Ruth Prawer Jhabvala | Francine du Plessix Gray

This literature criticism consists of approximately 4 pages of analysis & critique of Ruth Prawer Jhabvala.
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SOURCE: "The Cult of the Cousin," in The New York Times Book Review, March 28, 1993, pp. 13-14.

Gray is a Polish-born American journalist, novelist, and critic. In the following negative review of Poet and Dancer, she laments the absence of the "talismanic force of the subcontinent" that energized her previous novels.

With the exception of E. M. Forster, no 20th-century writer has more eloquently described Westerners' attempts to grasp the ambiguities of Indian culture than Ruth Prawer Jhabvala. In novels like Travelers and Heat and Dust, Ms. Jhabvala's portrayals of the subcontinent's Zeitgeist—its puzzling composite of emotional prodigality and glaring inequalities, mysticism and materialistic greed—were deft and firm. Critics began to note that her India had become as rich a metaphor for universal experience as Faulkner's Yoknapatawpha County or the czarist Russia of Chekhov's fiction.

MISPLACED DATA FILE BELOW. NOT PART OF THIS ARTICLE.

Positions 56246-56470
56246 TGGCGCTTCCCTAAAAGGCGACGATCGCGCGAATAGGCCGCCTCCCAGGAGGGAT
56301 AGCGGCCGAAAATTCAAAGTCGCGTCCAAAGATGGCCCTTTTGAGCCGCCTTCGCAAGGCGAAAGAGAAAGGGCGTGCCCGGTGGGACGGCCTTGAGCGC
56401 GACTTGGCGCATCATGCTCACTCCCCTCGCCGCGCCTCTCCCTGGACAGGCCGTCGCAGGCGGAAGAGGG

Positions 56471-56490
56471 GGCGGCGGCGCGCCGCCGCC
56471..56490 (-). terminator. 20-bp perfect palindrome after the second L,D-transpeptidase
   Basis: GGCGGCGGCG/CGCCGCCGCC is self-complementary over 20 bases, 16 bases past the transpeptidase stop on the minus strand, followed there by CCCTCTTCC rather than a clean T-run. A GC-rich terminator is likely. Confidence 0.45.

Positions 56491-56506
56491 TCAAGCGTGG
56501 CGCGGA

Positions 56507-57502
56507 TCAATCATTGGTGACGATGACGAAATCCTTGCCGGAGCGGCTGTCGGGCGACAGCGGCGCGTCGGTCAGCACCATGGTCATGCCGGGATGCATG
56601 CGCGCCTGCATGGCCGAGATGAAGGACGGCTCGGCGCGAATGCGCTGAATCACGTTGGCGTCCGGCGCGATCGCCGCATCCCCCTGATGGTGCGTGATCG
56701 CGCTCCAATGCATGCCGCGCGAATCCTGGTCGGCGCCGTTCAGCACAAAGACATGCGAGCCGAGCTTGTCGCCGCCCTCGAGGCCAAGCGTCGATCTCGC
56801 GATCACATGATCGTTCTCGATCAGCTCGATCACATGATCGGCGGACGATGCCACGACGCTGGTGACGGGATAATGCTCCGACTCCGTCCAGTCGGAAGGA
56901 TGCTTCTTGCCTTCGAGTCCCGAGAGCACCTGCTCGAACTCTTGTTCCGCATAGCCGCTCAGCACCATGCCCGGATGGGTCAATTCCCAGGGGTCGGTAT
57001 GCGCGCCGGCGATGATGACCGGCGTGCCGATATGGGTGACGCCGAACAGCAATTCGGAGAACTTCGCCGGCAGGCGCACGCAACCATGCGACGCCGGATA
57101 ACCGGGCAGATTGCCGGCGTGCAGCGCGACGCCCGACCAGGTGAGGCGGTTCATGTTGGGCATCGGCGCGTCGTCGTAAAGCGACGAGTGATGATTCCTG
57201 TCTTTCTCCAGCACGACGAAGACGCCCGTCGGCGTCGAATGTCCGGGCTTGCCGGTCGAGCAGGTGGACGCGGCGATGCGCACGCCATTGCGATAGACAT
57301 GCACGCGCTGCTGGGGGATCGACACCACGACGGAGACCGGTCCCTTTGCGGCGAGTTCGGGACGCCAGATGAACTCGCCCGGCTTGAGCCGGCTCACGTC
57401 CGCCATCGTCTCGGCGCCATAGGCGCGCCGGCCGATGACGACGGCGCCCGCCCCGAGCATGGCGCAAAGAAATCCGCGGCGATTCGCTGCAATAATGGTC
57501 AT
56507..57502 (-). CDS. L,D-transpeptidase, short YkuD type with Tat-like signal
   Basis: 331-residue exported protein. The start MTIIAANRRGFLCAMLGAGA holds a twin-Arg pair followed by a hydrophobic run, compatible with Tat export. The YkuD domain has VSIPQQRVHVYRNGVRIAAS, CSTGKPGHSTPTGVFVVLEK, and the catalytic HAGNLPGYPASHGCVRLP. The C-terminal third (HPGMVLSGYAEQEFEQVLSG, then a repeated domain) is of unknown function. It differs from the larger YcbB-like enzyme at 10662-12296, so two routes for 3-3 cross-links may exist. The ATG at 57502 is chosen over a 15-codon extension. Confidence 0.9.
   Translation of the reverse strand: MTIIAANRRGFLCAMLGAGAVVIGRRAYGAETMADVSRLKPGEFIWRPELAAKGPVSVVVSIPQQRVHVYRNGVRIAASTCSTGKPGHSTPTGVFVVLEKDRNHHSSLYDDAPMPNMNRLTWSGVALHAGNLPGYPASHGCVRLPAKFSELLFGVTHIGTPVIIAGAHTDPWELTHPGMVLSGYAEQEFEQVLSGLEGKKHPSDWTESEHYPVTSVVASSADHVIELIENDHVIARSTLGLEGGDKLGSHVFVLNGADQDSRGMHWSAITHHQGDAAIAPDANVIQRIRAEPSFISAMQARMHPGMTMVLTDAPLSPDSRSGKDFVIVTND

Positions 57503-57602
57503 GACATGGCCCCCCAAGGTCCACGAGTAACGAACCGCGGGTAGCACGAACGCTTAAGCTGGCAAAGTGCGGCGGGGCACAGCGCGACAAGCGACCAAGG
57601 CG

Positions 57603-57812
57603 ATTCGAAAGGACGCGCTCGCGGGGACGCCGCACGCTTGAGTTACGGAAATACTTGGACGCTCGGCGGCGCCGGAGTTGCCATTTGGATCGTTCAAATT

Ms. Jhabvala's insights into India have been based...

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This section contains 1,121 words
(approx. 4 pages at 300 words per page)
Buy the Francine du Plessix Gray
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Francine du Plessix Gray from Gale. ©2005-2006 Thomson Gale, a part of the Thomson Corporation. All rights reserved.
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